In sum, our general interpretation scheme addresses the idea of going towards a Cultural Heritage Service System emerging from a Cultural Heritage Territorial System, the implementation and governance of which are underpinned by the proposed integrated framework.

    The cultural heritage territorial system
    The Cultural Heritage Territorial System cultural value

    • From an S-Dl perspective, we distinguish between (Lusche Vargo, 2008):

    • cultural goods as time and place specific components of the territory that are “operand” resources

    • cultural organizations(systemic components) as fundamental “operant” resources

    In order to converge towards a consonant MtoM configuration, a key decision making role in governing the network is played by a triple subject of governance:

    • the Regulatory Authority, the decision maker who defines pillars of action for the territory (e.g. the Ministry of Cultural Heritage and Environmental Conservation);

    • one or moreCoordinators, capable of developing proposals for each line of action identified by the decision maker (e.g. Unesco National Commissions);

    • one or more Proposers, public or private, engaged in the realization of the projects proposed by the Coordinators.

    Concluding remarks
    Concluding cultural valueremarks

    In the light of our view,

    cultural value is never “consumed” during the experience of enjoyment, but is transformed and enriched

    by combining and re-combining with the variety both of the beneficiary and of any other resources integrator involved in the interaction process .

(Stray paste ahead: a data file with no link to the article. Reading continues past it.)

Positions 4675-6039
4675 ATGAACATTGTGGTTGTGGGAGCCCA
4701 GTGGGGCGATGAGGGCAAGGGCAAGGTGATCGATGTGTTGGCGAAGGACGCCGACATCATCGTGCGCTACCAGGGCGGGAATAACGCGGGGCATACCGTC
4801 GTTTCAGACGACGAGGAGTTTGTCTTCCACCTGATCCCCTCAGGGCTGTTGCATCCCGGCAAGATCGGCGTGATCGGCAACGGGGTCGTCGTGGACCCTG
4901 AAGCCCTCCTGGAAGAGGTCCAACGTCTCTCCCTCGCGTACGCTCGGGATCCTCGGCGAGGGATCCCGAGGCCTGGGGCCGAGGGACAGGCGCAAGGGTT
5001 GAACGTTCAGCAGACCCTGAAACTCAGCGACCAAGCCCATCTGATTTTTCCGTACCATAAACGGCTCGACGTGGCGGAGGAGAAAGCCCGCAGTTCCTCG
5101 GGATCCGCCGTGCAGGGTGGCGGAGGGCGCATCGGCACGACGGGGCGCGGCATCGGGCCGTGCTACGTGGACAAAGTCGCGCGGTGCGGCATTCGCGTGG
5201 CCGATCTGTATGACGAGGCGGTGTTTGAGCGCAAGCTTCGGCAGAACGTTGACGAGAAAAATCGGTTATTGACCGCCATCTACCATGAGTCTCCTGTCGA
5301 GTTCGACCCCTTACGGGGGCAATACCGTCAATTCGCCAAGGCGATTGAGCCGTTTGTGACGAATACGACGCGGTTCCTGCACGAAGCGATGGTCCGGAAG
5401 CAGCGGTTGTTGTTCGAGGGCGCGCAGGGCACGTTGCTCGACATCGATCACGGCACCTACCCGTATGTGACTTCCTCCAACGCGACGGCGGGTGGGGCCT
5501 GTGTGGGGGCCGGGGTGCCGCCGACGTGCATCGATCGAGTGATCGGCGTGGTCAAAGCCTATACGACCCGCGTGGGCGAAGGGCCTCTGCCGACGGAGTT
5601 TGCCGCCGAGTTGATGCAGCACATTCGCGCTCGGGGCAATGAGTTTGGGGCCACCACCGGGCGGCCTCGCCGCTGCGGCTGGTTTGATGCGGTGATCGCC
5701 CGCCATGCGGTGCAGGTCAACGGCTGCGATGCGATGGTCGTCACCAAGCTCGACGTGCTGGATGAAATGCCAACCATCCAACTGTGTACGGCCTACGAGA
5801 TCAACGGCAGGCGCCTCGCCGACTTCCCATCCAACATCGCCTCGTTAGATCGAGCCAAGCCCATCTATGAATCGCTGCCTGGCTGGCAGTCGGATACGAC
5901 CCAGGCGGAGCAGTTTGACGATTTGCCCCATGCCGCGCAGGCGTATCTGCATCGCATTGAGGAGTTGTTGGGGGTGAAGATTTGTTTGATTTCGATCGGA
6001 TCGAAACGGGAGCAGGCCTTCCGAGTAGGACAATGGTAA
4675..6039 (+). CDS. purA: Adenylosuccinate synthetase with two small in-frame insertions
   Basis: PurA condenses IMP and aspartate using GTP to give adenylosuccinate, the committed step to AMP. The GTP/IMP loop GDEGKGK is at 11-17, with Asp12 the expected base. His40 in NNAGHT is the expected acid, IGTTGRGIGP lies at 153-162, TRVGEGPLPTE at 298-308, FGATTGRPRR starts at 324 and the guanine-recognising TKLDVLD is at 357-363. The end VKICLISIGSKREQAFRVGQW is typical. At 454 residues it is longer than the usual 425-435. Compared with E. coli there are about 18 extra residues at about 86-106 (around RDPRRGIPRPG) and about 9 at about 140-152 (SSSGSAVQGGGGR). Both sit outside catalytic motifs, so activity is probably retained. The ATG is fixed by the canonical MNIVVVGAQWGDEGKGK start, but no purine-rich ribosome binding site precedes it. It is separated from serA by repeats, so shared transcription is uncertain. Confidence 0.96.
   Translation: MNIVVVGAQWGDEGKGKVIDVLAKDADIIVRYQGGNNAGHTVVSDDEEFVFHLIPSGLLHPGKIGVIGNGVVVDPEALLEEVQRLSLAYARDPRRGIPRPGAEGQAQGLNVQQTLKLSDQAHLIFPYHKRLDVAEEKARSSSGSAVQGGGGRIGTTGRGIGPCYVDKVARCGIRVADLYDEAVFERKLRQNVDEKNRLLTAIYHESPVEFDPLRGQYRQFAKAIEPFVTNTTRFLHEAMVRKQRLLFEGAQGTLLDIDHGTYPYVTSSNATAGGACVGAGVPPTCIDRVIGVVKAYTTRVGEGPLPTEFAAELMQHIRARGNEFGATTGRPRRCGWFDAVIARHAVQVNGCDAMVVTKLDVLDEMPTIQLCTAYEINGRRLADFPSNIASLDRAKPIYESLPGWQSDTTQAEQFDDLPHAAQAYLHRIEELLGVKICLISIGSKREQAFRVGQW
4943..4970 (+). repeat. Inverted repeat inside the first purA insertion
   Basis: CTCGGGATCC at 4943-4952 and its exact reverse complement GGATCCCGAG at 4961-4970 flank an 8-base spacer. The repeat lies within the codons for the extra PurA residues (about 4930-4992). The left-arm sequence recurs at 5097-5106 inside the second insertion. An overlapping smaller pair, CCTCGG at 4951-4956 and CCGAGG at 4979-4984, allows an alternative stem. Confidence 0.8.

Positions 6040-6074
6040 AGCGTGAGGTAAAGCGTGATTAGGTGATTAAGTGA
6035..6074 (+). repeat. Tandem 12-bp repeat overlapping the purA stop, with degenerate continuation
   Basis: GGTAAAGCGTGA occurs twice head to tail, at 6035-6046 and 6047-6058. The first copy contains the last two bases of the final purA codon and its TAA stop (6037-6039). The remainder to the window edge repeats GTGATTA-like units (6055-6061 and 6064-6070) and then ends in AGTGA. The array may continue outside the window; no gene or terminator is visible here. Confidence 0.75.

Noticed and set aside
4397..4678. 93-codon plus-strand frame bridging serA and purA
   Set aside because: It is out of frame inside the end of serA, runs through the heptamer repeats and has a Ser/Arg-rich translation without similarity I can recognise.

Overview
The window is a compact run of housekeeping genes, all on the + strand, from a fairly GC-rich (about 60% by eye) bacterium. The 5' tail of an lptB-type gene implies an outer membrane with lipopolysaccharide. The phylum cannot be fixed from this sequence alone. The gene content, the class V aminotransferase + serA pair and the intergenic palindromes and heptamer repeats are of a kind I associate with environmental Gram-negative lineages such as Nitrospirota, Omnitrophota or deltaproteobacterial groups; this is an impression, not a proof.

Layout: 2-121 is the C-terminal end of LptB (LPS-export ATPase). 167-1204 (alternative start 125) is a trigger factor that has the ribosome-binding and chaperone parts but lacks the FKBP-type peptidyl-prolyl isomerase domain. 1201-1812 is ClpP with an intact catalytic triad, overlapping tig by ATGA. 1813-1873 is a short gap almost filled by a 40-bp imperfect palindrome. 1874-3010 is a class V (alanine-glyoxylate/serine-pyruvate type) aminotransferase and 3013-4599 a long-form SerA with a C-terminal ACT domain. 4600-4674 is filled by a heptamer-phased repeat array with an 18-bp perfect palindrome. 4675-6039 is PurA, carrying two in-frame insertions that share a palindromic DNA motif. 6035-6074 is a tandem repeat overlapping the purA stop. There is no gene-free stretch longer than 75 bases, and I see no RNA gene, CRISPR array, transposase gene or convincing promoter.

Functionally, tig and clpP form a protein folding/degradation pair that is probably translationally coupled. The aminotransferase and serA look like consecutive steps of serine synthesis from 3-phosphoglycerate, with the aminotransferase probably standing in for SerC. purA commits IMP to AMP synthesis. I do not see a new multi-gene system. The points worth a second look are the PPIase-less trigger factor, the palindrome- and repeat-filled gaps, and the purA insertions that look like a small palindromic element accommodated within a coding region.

(Vargo and Lusch, 2006; Barile, 2009, 2011; Piciocchi, Saviano, and Bassano, 2011).

    A call for business scholars
    A cultural valuecallfor Business Scholars

    Thisis a callfor the contribution

    of business scholarsto work together


    for the viabilityofOUR cultural heritage.

    Do enjoy our cultural heritage
    Do cultural valueEnjoyOur Cultural Heritage!!

    The AmalfitanCoast, View from the 13th Century Villa Rufolo in Ravello

    The LargeTheatre, Pompeii


    Royal Palace, Naples

    Castel dell’Ovo, Naples

    Royal Palace, Caserta

    The Temples, Paestum


    ArechiCastle, Salerno

    The intangible cultural heritage
    The cultural valueintangible cultural heritage

    “The ‘intangible cultural heritage’ means the practices, representations, expressions, knowledge, skills – as well as the instruments, objects, artefacts and cultural spaces associated therewith – that communities, groups and, in some cases, individuals recognize as part of their cultural heritage. Thisintangible cultural heritage, transmittedfrom generation to generation, isconstantlyrecreatedbycommunities and groups in responsetotheirenvironment, theirinteractionwith nature and theirhistory, and providesthemwith a senseofidentity and continuity, thuspromotingrespectfor cultural diversity and humancreativity. (…)”

    (Art. 2, par 1, UNESCO 2003 Convention on the Safeguarding of the Intangible Cultural Heritage)

    Contrasting perspectives
    Contrasting perspectives cultural value

    Source. Montella, forthcoming.

    The world heritage list
    The World Heritage cultural valueList

    World Heritage List (January 2011): 911 sites (704 of cultural kind, 180 natural and 27 mixed).

    Italy is the first Nation in the world fornumberofsites in the Listwith 45 sites (42 “cultural” and 3 natural (Isole Eolie, Dolomiti and Monte San Giorgio)